Posted by: Upāsaka | 12/31/2012

My Teacher

English: Main Buddha from the Chithurst Dhamma...

 

I had my annual interview with the teacher who I feel most indebted to for introducing me to the lineage I practice in and for encouraging me to take up certain practices (he was the first to acquaint me with the uposatha). Still, things haven’t always been that rosy.

 

I had been bouncing around the Zen and vipassana scenes for awhile and not really finding anywhere that inspired me to stick around. One night at NY Insight my soon-to-be teacher was giving the Dhamma talk and leading the meditation. I recall that during the question period I gave him a sketch of my practice and he told me that I needed to pick a tradition and go with it. So, I picked his group and have been practicing on and off with him for years.

 

Call it youth or just plain arrogance but I was quick to pick apart his Dhamma talks and even offer my own barbed questions. Eventually, after several years I became disenchanted and, with another friend from the group, split off to do our own thing. We really had quite a high opinion of ourselves and held a low opinion of the group. I hate to admit just how proud and deluded I was at the time. I was so ready to find fault and judge everyone that I almost can’t believe I thought I was practicing the Dhamma.

 

Over time my friend and I drifted apart and I believe he has drifted away from the Dhamma completely. Then, suddenly, a good kalyanamitta of mine was suddenly killed and my teacher called to let me know. The whole experience of coming back into the fold and being with the community again in the context of the death of our dear friend snapped me out of it for long enough to realize that I needed to make my way back.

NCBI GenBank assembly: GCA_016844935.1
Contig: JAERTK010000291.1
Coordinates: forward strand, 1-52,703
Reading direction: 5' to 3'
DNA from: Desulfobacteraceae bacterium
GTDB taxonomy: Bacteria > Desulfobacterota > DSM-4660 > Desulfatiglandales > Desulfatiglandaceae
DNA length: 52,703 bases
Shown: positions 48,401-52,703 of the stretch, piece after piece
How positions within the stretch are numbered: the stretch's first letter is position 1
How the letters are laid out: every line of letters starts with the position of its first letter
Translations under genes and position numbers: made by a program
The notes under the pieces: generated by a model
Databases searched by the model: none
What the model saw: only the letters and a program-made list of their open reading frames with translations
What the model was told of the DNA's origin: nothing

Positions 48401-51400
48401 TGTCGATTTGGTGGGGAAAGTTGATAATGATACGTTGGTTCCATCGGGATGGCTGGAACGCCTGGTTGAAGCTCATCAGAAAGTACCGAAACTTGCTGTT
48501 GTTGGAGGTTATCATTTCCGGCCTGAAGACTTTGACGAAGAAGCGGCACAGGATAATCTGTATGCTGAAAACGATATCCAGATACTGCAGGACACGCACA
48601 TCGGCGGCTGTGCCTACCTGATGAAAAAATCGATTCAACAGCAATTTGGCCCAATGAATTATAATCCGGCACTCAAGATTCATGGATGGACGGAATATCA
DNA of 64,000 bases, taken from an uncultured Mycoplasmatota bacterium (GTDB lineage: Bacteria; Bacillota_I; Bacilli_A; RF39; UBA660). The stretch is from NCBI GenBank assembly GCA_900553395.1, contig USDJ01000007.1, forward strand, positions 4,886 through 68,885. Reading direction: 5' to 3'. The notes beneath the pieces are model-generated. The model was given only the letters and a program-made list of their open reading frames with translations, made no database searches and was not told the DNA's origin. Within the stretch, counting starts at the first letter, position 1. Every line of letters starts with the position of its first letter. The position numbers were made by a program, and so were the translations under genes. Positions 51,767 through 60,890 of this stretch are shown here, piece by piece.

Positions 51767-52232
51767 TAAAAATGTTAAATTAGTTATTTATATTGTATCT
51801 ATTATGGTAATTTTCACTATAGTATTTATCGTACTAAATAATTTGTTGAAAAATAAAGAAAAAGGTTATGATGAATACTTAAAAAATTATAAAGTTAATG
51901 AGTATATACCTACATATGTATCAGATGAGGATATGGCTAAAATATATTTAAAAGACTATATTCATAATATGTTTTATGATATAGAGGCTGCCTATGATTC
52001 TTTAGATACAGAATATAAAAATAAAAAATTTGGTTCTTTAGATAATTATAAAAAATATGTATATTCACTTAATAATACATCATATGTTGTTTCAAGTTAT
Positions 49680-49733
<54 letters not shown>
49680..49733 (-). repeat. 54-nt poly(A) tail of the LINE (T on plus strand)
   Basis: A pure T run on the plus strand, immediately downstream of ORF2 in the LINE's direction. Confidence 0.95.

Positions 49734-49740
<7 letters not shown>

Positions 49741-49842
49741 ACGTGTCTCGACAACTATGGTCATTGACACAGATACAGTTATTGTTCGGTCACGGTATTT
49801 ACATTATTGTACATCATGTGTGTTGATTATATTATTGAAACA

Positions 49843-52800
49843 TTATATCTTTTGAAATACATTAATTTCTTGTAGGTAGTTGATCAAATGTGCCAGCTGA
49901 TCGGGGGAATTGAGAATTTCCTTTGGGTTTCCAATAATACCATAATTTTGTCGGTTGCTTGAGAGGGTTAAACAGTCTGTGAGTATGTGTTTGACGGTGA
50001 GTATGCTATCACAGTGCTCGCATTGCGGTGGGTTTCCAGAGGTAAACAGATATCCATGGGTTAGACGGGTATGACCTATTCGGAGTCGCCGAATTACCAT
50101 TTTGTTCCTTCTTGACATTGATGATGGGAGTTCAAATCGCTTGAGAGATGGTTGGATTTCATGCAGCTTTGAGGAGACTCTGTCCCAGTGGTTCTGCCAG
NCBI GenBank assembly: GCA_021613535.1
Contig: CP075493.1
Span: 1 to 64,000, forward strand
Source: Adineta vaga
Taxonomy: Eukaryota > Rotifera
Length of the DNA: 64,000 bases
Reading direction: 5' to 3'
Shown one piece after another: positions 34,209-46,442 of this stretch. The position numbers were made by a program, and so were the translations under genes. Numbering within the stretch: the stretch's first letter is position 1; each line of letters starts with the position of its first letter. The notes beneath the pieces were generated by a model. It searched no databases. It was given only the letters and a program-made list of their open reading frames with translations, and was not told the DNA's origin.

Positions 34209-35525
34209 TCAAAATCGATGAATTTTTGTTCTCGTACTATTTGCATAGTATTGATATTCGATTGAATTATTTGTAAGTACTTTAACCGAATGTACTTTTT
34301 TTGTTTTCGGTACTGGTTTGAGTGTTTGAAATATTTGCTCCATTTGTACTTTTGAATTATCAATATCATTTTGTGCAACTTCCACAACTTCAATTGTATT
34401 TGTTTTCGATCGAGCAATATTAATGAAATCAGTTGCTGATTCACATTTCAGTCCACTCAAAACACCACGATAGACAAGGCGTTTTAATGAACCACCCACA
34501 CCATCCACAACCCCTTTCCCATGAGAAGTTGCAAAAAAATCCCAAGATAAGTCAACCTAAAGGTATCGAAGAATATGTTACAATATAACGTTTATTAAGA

Almost two years have passed and though there have been some bumps and hiccups I feel more indebted than ever to the man who I consider my first teacher. Where before I couldn’t forgive him for being human and imperfect today I understand just how hard it is to be those things and still aspire to practice and teach. I truly owe him a debt that it will be hard to repay in this and many a life to come.  May we dwell often on the gifts we have received from our teachers and be ever ready to repay their kindness.

 

 

 

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Responses

  1. Thank you for having the courage to share your human journey with us. Thanks for the reminder that to live in spiritual awareness takes great courage and perseverance. And thank you for acknowledging the gratitude you feel for the teachers who bring you back in spite of the obstacles that the mind creates. I look forward to reading your blog and sharing in the journey with you!

    • Sukh hotu! May the New Year bring you every good blessing!


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